Taylor approximation of expected value of multivariate function

I have a multivariate function $f:\mathbb{R}^n \to \mathbb{R}$ that takes as input $n$ random variables, each i.i.d. according to a uniform distribution on the interval $(a,b)$. Denote the set of these random variables as $\mathbf{X}.$

I would like to derive an approximate closed-form solution of $E[f(\mathbf{X})]$.

According to https://stats.stackexchange.com/questions/5782/variance-of-a-function-of-one-random-variable, a Taylor series expansion can be done to approximate $E[f(X)]$ for the single variable case:

$$E[f(X)] = f(E[X]) + \frac{f''(E[X])}{2} E[(X- E[X])^2] + R^3$$

where $R^3$ is some remainder term (see link for more details).

Does this extend to the multivariate case as well?

The multivariate taylor for $f(\mathbf{X})$ around $\mathbf{a}$ is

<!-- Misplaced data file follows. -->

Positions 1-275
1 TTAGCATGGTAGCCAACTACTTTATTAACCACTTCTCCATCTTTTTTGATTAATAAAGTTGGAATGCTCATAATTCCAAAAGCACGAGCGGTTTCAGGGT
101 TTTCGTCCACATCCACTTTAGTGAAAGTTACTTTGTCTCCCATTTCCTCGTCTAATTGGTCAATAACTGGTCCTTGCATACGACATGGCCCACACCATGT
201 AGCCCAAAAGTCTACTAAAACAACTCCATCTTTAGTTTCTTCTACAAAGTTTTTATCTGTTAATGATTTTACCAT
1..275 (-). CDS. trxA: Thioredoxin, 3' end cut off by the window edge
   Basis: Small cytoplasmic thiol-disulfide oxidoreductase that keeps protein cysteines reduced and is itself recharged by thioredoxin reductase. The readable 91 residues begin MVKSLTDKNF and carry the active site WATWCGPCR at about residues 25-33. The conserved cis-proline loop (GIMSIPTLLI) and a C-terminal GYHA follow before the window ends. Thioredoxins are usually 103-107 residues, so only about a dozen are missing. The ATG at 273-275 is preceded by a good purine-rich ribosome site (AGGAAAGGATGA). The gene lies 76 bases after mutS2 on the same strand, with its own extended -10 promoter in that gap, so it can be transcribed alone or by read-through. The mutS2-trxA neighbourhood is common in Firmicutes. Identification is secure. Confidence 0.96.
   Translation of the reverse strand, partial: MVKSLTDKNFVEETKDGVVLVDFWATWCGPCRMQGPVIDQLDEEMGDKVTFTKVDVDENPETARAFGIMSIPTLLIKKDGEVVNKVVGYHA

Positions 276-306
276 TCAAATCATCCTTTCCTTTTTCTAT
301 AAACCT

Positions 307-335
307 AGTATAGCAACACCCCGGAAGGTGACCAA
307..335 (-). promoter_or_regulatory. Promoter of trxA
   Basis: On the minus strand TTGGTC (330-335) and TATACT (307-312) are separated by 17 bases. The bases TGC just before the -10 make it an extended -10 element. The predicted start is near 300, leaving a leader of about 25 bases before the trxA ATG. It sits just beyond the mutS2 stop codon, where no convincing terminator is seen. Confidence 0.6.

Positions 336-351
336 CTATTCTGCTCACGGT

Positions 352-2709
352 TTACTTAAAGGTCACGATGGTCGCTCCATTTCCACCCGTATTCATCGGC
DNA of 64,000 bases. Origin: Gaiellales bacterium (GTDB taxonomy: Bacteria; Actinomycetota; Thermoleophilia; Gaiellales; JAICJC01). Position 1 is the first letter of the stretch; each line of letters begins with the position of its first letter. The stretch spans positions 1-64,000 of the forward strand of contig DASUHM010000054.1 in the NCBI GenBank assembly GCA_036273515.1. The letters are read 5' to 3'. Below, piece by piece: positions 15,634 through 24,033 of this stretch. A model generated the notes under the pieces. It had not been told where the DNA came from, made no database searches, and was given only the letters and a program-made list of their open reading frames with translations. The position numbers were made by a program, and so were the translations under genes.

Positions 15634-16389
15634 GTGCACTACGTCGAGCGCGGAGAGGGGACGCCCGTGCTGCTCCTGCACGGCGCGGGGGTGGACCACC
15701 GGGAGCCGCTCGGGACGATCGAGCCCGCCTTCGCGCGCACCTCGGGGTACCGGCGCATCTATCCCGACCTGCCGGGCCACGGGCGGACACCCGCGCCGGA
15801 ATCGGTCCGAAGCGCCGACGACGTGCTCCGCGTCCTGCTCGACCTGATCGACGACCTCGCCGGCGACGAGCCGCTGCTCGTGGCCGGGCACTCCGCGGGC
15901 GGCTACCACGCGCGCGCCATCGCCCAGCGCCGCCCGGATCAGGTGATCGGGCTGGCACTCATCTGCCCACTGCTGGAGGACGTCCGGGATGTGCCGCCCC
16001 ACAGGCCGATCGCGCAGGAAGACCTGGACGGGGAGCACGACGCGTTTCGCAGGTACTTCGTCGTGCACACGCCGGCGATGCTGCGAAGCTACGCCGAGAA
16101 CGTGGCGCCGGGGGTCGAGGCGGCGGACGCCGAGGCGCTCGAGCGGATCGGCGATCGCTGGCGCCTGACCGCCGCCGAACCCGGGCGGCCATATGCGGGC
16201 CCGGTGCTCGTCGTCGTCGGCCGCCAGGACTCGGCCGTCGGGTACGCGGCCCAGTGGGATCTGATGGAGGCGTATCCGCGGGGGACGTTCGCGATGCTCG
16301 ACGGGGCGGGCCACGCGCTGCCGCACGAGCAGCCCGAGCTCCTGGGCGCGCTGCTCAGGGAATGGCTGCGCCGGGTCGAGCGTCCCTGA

$$f(\mathbf{a})+ (\mathbf{X} - \mathbf{a})^T \nabla f(\mathbf{a}) + (\mathbf{X} - \mathbf{a})^T(H_f(\mathbf{X})^T(\mathbf{X} - \mathbf{a})) + \dots$$

How would the extension for $E[f(\mathbf{X})]$ look? Maybe like this:

$$E[\mathbf{X}] = f(E[\mathbf{X}]) + E[\mathbf{X}- E[\mathbf{X}]]^T\frac{H_f(E[\mathbf{X}])^T}{2} E[\mathbf{X}- E[\mathbf{X}]] + R^3$$

where $E[\mathbf{X}_i] = (a+b)/2, \forall i$.

But doesn't $E[\mathbf{X}- E[\mathbf{X}]]=0$ so the second term is also 0?

How would the extension look and is an extension even possible?

• $\frac{\int\int...\int f(X)dX}{\int\int...\int dX}=\frac{\int\int...\int f(X)dX}{(b-a)^n}$ – Djura Marinkov Oct 8 '17 at 14:28
• en.wikipedia.org/wiki/… – BGM Oct 8 '17 at 15:24